In her own words, Gina Akers, great granddaughter of Francis Akers, who gifted Lydiard Park to Swindon, talks about what the site means for her and her family.
In 1943 my Great-Grandfather Councillor and Alderman ‘Francis Elliott Akers’ gifted Lydiard Mansion and handed over the Park to the community stating: “I am glad that the community may be possessed of 150 acres of one of the most beautiful spots in the county”.
He was well loved by the community and renowned for standing up for the welfare of people. One story tells of him calling into work houses on the way to Warminster unannounced to check that good standards of food and provisions were maintained at all times, and not just put on for when he made official visits!
He was particularly recognised for his support of the elderly. After he died a portrait of him was commissioned from donations by around 1000 pensioners, it was given a place of honour in the old Penhill Common Room and inscribed “Our champion fighter and great gentleman.”
Akers Way, Akers Roundabout and Akers Court were name after him and he was the proprietor of the Vastern Sawmills. He was Mayor of Swindon from 1949-1950 and his Christmas Card as Mayor in 1949 featured a photograph of Lydiard Mansion House.
His funeral in 1965 was so well attended by the community it became a civic occasion. Lydiard House and Park was hailed by newspapers as his memorial as it still is today.
In 1943 in his own hand written account of his involvement with the Lydiard estate he writes of how he was prepared to “take whatever the Corporation had fixed as a fair sum”. This allowed the Swindon Corporation to just pay what they could afford to obtain Lydiard Park so it would be entrusted to Swindon Council for the benefit of the community.
He went on to write of how he assured the Town Clerk “that the Corporation should not be financially worse off because I had bought the whole and that it should have Lot 9 (the Park) at whatever figure they had arranged, this irrespective of the fact that I obviously had given more for the whole than the Corporation were prepared to give”. He also stated how the arrangement “does not include one penny for the Mansion” so it was truly gifted to the community.
The Swindon Corporation offered just £4,500 which was really a small notional sum for such a vast site of 150 acres of Parkland, and he accepted it. This was a real leap of faith and true gesture of altruism.
To put this figure into context in 1946 The Swindon Corporation paid a huge £16,000 for Lawn Mansion including only 52 acres of land, with the mansion in such bad condition it had to be demolished. They had only given around a quarter of this price for Lydiard Park (150 acres) and ‘not a penny’ for Lydiard Mansion House. The Lydiard arrangement included almost three times as much land as the Lawn purchase but had been handed over for £11,500 less than what was paid for Lawn, and included the gifted Lydiard Mansion House.
It’s unlikely he even made his money back on Lydiard Park when handing it over to the Swindon Corporation and he clearly didn’t on Lydiard Mansion House. Speaking of Lydiard Park in 1943 he told the North Wilts Herald & Advertiser that “he had purchased the estate in the hope that it would be acquired by the Corporation and preserved for all time for the benefit of the community”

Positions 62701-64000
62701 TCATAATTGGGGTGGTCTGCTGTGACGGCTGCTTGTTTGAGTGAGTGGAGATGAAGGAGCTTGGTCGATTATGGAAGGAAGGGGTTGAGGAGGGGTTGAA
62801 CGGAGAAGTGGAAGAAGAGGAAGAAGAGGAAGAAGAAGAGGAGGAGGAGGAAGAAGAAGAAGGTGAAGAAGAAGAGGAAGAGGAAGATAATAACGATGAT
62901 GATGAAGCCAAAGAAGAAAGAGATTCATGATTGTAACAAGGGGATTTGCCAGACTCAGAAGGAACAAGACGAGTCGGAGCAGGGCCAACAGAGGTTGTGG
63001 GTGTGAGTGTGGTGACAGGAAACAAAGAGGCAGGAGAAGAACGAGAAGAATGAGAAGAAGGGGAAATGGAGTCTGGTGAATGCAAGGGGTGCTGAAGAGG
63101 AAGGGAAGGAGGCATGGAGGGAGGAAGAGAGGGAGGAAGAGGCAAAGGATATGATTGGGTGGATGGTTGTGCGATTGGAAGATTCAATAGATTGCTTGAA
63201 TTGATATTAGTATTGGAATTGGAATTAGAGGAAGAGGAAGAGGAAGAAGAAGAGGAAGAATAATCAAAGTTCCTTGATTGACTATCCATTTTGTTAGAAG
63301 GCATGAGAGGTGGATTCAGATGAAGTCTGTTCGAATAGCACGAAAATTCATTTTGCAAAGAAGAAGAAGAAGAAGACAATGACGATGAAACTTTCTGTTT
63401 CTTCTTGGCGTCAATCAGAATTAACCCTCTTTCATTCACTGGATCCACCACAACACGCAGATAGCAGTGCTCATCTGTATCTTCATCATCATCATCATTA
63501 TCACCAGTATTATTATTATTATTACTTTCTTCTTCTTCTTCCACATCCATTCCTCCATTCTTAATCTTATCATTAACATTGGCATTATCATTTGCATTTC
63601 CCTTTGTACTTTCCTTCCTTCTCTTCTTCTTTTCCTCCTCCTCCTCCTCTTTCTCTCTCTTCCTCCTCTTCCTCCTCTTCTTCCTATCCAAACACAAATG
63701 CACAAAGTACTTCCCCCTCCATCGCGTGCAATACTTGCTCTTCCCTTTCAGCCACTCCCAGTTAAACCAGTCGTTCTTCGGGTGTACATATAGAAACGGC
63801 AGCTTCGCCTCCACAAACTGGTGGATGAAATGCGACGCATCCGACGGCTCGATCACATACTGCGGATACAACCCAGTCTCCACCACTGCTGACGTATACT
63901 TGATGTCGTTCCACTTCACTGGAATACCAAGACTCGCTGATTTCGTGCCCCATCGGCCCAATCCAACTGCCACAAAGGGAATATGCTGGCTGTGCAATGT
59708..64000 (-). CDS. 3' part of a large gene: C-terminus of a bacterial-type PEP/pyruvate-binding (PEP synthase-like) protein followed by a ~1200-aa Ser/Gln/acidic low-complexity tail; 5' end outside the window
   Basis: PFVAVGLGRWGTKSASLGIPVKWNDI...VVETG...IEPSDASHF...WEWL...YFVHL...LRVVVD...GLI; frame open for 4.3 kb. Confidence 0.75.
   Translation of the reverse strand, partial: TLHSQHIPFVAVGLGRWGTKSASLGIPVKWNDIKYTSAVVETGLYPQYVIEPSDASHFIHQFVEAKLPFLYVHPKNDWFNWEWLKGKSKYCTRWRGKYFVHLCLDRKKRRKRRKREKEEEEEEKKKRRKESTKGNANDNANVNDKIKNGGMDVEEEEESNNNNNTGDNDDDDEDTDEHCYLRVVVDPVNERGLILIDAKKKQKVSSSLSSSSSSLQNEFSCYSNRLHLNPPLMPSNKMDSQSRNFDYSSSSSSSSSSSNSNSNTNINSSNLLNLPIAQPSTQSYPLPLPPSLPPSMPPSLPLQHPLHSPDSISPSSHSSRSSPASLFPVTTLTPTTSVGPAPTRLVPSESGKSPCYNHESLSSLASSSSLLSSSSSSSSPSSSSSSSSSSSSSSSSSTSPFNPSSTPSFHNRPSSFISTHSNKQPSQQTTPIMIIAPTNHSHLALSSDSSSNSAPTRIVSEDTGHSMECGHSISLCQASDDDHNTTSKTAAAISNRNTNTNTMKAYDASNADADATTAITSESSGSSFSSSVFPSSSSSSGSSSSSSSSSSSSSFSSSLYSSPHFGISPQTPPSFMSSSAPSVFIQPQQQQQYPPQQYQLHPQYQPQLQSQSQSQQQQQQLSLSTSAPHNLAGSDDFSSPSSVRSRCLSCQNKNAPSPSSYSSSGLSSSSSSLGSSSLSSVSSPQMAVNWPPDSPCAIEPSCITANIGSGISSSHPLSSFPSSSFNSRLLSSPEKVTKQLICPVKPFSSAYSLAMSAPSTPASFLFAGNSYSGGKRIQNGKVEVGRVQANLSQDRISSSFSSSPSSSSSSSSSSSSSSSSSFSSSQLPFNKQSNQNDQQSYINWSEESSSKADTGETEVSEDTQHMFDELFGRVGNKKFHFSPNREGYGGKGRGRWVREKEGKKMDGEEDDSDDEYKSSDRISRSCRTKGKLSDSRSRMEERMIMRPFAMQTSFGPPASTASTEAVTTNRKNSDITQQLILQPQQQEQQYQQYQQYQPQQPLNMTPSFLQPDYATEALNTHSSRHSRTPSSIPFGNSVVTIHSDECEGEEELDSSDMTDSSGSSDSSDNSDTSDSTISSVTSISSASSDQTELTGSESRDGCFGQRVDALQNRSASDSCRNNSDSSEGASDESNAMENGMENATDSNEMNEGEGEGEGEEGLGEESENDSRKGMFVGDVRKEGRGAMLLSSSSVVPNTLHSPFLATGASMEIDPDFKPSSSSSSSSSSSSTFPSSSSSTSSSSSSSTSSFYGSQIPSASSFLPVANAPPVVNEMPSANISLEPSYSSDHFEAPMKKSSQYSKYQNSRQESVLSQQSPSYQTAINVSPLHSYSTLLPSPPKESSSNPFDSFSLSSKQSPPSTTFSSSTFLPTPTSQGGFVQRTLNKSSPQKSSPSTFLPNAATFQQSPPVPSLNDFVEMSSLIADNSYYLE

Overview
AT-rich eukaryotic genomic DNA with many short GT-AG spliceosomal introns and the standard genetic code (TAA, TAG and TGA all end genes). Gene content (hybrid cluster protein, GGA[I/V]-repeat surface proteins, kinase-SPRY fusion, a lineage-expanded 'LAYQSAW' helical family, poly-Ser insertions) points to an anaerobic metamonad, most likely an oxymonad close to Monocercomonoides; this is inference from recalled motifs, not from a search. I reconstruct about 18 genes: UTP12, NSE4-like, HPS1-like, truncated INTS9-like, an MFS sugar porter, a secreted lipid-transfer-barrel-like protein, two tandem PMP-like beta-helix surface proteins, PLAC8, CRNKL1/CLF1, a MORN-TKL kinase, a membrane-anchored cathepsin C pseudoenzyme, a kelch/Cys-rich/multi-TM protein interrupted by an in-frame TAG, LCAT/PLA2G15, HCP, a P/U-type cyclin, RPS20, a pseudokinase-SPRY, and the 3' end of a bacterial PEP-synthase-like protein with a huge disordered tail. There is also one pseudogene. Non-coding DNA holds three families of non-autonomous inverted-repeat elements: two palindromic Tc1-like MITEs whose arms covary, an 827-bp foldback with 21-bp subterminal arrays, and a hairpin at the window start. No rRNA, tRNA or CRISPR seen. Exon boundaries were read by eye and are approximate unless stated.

If he hadn’t bought Lydiard at the auction that day it would have been bought privately and the land developed. In a letter detailing his own account of the auction day he tells of a Mr Maundrell who was looking to buy the ‘whole lot’ with designs to utilise the land for private business.
Today we all have free access to Lydiard Park and have the House and Park to enjoy thanks to my Great-Grandfather Francis Elliott Akers.
Like my Great-Grandfather I was born and raised in Swindon and attended Lydiard Millicent school. Just as he did and in a long standing family tradition I have run my own businesses. As a local business person I have sat on the board of InSwindon (the town centre management company) and from start-up owned and ran aqua-G Salon in The Brunel Centre in the Town. I was in the Channel TV series The Salon and I am now a TV & Radio Presenter having presented on ITV’s This Morning, BBC 1’s Fake Britain, ITV’s Alan Titchmarsh show and QVC.
My family are distressed that Swindon Borough Council have decided they can no longer provide a subsidy to cover the running costs of the House and Park, and bids for the management of the site are in progress.
Lydiard House and Park must stay for the benefit of the community and freely accessible by the people of Swindon and beyond. I can’t imagine not being able to visit Lydiard Park as we do today and I find it bizarre that I’m having to strive to protect for the community something that a member of my family has already given them.
The ideal scenario would be that Swindon Borough Council would find a way not to lease out Lydiard Park at all. In failing that my family and myself hope to see a real community bid by a credible group with no conflicts of interest, that are truly representative of the people, that consults with and engages the community, is transparent to the community and openly accountable to the public.
It has to be a substantiated sustainable bid that will protect the future of Lydiard House and Park for the community, and maintain the jobs of the staff through a genuine community lead proposal that honestly serves the people Lydiard House and Park was intended for.
Gina is keen to hear from people about their love for Lydiard Park and concerns for its future, she’s also happy to answer questions and can be contacted at firstname.lastname@example.org & on Twitter @ginaakers